Here’s what’s going on. Anna Whitfield’s a bit agoraphobic but she doesn’t feel right just shipping off the highly valuable one of a kind book to Jane Jameson, so she does what all well-respected archivists would do, she buys a ticket and boards a plane to Half-Moon Hollow, Kentucky with plans to hand the book over directly to her employer. There’s just one problem stopping her plan from going off without a hitch, the pilot wants the book. When he destroys the cockpit then jumps out of the plane, Anna has no choice but to survive the wild woods of Kentucky with Finn Palmeroy, the handsome yet rakish vampire who was also on the plane.
 
Since first meeting Finn in The Single Undead Moms Club, I’ve been wanting to know more about him. I’ve found him fascinating then and even more so now. He’s a bit more shifty than Dick Cheney, the vampire not the former VP, but Finn’s just got this handsome and smooth demeanor so it was fun watching him with Anna.
 

 
         “So…your name is Anna Whitfield, and you are carrying this book around like it’s made of valuable narcotics because…”

          I sighed. “I’m a bibliographer.”

          He pulled a face. “One of those people who has sex in libraries?”




Oh, poor Anna. I felt so bad for her. Even though she was one vampire betrayal away from a nervous breakdown, she held her own and realized she was one tough cookie. I was rooting for her the entire way through.
 
The relationship between Anna and Finn was great. Given they were stranded in the forest, they only had each other to rely on and it made for some interesting situations. Even though Finn was a bit shady, I wanted him to get things right.
 
While this is still in the Half-Moon Hollow world, it actually takes place outside the Half-Moon Hollow and I found that interesting as well. I like seeing new characters brought in but still getting a glimpse of the characters I know and love.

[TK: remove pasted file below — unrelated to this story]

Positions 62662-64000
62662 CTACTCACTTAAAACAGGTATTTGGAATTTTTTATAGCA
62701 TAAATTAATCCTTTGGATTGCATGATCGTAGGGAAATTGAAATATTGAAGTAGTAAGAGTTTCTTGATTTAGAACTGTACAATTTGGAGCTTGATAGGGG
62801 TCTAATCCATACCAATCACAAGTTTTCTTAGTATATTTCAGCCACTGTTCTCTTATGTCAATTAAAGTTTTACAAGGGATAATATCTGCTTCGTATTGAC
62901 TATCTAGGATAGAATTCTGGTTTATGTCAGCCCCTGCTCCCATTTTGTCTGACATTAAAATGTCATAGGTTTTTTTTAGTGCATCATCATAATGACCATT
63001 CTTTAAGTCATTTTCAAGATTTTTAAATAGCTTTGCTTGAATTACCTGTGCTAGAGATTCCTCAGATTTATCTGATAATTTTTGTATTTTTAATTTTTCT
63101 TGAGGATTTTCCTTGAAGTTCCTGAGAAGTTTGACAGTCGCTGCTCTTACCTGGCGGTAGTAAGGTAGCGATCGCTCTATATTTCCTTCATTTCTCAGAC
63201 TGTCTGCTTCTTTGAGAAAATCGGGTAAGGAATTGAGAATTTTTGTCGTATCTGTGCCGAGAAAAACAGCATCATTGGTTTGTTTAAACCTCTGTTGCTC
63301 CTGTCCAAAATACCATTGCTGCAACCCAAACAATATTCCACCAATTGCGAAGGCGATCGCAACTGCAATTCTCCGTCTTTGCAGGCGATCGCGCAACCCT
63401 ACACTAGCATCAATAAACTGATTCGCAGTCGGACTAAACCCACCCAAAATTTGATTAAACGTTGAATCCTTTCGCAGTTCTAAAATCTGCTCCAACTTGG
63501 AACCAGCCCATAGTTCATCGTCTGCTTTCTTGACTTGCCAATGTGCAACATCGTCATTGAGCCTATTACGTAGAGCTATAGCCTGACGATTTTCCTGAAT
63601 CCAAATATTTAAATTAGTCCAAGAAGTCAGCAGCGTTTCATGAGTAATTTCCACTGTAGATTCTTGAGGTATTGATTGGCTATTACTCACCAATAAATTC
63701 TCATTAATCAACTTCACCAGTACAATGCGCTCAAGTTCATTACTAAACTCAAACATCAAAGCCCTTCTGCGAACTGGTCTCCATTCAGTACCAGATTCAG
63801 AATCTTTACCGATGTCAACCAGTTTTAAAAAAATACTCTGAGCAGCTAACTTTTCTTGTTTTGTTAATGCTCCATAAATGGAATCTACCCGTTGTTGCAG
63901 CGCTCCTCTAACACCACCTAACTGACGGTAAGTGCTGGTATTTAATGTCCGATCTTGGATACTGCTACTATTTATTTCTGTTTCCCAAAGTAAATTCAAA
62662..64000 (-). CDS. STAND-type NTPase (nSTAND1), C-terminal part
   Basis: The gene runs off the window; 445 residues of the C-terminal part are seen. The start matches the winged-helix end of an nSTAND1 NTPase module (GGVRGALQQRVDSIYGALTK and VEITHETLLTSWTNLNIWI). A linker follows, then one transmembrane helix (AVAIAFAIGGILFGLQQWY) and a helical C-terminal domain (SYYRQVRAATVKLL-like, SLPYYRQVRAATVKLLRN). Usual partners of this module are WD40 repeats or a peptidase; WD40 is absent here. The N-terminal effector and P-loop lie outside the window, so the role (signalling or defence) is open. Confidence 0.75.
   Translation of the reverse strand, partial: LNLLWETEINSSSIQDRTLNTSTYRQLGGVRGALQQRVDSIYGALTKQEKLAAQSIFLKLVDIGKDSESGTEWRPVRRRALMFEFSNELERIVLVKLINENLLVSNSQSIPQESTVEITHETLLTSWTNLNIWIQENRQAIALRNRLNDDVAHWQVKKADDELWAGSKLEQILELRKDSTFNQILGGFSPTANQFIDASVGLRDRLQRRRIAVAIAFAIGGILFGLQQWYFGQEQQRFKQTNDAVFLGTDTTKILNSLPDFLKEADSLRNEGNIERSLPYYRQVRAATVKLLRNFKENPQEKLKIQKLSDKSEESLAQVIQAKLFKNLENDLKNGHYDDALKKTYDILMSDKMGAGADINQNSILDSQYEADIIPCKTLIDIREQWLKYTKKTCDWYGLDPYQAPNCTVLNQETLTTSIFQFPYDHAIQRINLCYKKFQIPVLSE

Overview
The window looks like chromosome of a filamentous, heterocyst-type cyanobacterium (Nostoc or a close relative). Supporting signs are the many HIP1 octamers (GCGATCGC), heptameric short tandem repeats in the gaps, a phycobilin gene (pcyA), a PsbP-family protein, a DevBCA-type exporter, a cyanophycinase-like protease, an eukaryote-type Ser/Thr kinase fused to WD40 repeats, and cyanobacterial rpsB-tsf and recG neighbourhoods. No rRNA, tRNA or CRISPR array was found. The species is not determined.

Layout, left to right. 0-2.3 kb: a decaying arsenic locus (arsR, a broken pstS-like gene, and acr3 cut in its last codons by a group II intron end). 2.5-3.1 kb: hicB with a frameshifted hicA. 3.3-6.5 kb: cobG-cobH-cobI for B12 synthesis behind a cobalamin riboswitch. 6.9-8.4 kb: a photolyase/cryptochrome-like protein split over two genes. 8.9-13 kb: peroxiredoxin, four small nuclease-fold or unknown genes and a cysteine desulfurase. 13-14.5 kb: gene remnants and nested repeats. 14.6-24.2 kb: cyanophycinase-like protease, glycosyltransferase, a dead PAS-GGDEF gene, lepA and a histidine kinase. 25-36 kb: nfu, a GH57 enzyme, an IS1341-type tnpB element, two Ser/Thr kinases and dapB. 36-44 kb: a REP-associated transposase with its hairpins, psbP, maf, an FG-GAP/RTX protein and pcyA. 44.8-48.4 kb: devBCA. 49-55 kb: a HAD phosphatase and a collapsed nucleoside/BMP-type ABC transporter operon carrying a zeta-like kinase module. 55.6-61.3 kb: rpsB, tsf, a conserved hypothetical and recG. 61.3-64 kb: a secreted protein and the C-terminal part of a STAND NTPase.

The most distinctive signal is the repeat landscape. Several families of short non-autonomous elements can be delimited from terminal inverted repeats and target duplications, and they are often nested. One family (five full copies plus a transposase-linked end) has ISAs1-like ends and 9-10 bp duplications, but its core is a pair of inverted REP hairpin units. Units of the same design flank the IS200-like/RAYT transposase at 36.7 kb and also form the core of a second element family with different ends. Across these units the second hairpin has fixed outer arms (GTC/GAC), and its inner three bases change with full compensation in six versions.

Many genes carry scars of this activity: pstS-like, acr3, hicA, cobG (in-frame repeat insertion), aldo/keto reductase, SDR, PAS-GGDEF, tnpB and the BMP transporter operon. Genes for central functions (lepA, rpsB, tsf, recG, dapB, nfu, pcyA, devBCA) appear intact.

Overall, I loved this one. It was snarky and fun but it still had tender moments. I can’t wait to see what’s next in the world of Half-Moon Hollow.  

I know some of you have been wondering about the reading order of the Jane Jameson and Half-Moon Hollow books so I thought I would help you out with this reading guide.
 
The Jane Jameson Series (also referred to as the ‘Nice Girls’ series) started it all. It contains four books—and a short—and this is a complete series. These books work best if you read them in order.
 
1-Nice Girls Don’t Have Fangs
2-Nice Girls Don’t Date Dead Men
3-Nice Girls Don’t Live Forever
3.5-Nice Girls Don’t Sign a Lease Without a Wedding Ring (on Molly’s website)
4-Nice Girls Don’t Bite Their Neighbors
 
Then we have the spinoff series, Half-Moon Hollow. These can be read without reading the Jane Jameson/Nice Girls series—although characters from the Jane Jameson series and Jane herself often pops up. Most of these can be read out of order.
 
0 Fangs for the Memories (novella) This one actually happens in the middle of Nice Girls Don’t Dead Men—Jane Jameson #2.
1- The Care and Feeding of Stray Vampires
1.5-Driving Mr. Dead (novella)
2-A Witches Handbook of Kisses and Curses
2.5-Undead Sublet (short story found in the Undead In My Bed anthology)
2.6-Special Valentine's Day Half-Moon Hollow Story (on Molly’s website)